Rival players gather to support Bremerton (Wash.) assistant coach during postgame prayer

Rival players gather to support Bremerton (Wash.) assistant coach during postgame prayer


Rival players gather to support Bremerton (Wash.) assistant coach during postgame prayer


What is usually a solitary postgame activity for Bremerton (Wash.) assistant football coach Joe Kennedy was anything but that Friday night.

Kennedy’s postgame prayer at the 50-yard line has become national news in recent days, and following his team’s 29-21 loss to Centralia (Wash.) the coach defied a school district order to abandon his religious ritual.

He did so surrounded by players from the opposing team, as well as coaches, supporters, politicians and throngs of media. Kennedy said he tried to time the prayer during the playing of Bremerton’s fight song as not to involve his own players in the controversy but was surprised to find himself surrounded by a group of rival players from Centralia.

“I was not going to include my kids because I would never jeopardize those young men that are out there because that’s what this is about. And I wasn’t expecting all those (Centralia) kids to be around, either.”

Kennedy initially agreed to abandon his practice at the school district’s request last month, but when the Texas-based Liberty Institute took up his cause in recent days he changed his tune, telling The Seattle Times, “I don’t know the Constitution, but I spent my years defending it.”

The former Marine has received widespread support, and was joined on the field by Republican state representative Jesse Young as well as a lawyer from the Liberty Institute.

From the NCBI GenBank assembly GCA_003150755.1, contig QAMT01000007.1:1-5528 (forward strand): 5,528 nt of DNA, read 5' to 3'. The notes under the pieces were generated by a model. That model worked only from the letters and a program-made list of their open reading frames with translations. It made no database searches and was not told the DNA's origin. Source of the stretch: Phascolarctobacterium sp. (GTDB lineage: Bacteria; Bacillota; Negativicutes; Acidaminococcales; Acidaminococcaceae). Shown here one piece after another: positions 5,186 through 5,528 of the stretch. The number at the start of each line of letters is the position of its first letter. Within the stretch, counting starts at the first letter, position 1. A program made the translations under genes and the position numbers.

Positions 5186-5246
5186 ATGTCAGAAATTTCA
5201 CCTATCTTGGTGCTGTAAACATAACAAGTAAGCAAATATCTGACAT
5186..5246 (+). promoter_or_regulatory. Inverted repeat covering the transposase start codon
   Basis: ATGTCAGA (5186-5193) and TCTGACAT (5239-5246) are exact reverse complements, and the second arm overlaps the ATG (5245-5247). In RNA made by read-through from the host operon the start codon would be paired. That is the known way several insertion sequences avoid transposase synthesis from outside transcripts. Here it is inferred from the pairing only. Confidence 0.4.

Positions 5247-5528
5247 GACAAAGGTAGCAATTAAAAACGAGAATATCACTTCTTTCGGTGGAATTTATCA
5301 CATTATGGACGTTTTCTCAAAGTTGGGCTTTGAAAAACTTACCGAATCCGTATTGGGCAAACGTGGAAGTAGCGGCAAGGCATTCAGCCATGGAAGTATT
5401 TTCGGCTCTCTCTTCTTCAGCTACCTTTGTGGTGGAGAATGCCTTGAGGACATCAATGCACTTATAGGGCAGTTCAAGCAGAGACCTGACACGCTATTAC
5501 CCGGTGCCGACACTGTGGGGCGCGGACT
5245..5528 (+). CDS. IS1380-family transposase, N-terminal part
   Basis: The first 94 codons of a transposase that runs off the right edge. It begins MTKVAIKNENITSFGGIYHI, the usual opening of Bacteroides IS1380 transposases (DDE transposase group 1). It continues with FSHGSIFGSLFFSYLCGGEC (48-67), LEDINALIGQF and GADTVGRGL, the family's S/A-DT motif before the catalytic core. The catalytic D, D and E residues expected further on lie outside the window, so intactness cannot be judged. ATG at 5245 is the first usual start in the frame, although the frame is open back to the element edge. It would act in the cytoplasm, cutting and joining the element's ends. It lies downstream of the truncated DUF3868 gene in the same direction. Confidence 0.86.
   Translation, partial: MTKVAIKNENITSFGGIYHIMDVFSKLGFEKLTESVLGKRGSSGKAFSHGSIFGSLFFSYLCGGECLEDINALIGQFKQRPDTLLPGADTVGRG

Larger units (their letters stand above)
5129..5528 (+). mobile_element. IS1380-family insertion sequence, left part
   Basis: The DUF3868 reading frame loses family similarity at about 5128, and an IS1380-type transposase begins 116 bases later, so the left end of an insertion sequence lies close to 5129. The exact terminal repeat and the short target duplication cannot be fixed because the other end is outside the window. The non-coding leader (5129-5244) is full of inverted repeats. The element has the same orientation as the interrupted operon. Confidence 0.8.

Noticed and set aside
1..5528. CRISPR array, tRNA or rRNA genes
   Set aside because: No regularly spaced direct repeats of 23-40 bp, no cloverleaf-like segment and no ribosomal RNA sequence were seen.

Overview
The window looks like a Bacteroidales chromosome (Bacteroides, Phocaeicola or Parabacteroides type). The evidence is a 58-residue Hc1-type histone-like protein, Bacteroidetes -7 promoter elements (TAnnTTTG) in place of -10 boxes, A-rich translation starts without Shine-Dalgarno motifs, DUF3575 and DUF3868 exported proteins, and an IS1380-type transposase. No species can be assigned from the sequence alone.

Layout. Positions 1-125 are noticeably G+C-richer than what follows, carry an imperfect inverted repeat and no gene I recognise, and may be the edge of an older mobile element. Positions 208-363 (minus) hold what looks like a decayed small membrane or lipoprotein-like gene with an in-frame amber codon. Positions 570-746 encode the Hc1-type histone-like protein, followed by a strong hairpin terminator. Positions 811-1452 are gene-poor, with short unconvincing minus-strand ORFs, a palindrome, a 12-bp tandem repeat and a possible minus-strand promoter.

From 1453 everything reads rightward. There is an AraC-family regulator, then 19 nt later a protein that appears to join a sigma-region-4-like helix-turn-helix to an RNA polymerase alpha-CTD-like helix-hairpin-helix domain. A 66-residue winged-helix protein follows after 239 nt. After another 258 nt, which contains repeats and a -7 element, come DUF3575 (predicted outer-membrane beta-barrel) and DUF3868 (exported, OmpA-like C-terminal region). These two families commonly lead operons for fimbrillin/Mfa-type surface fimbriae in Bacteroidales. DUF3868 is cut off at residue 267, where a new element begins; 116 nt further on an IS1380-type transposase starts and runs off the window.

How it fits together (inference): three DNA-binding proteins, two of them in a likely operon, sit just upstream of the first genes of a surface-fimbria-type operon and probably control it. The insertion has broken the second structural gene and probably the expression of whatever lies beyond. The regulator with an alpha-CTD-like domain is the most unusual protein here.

Kennedy’s representatives argue he becomes a private citizen the moment the game ends, though the school district disagrees. In a statement, District Superintendent Aaron Leavell laid out his objections:

“I want to be clear — the District is in no way taking away an athletic coach’s freedom of expression. What we are doing is what every state-funded agency and school district must do: abide by the laws that govern us. Like every public school district in the nation, our teaching and coaching staff is not allowed to include religious expression, including prayer, in talks with students while on duty for the District.”

Liberty Institute lawyer Hiram Sasser responded with his own solution:

“The school district may resolve this issue by announcing a disclaimer that Coach Kennedy is acting in his private capacity and not as a representative of the school district.”

Kennedy knows he is putting his employment at risk, but he said he believes he is setting a good example in the process:

“I always taught my kids to do what’s right and fight for what you believe in.”

More USA TODAY High School Sports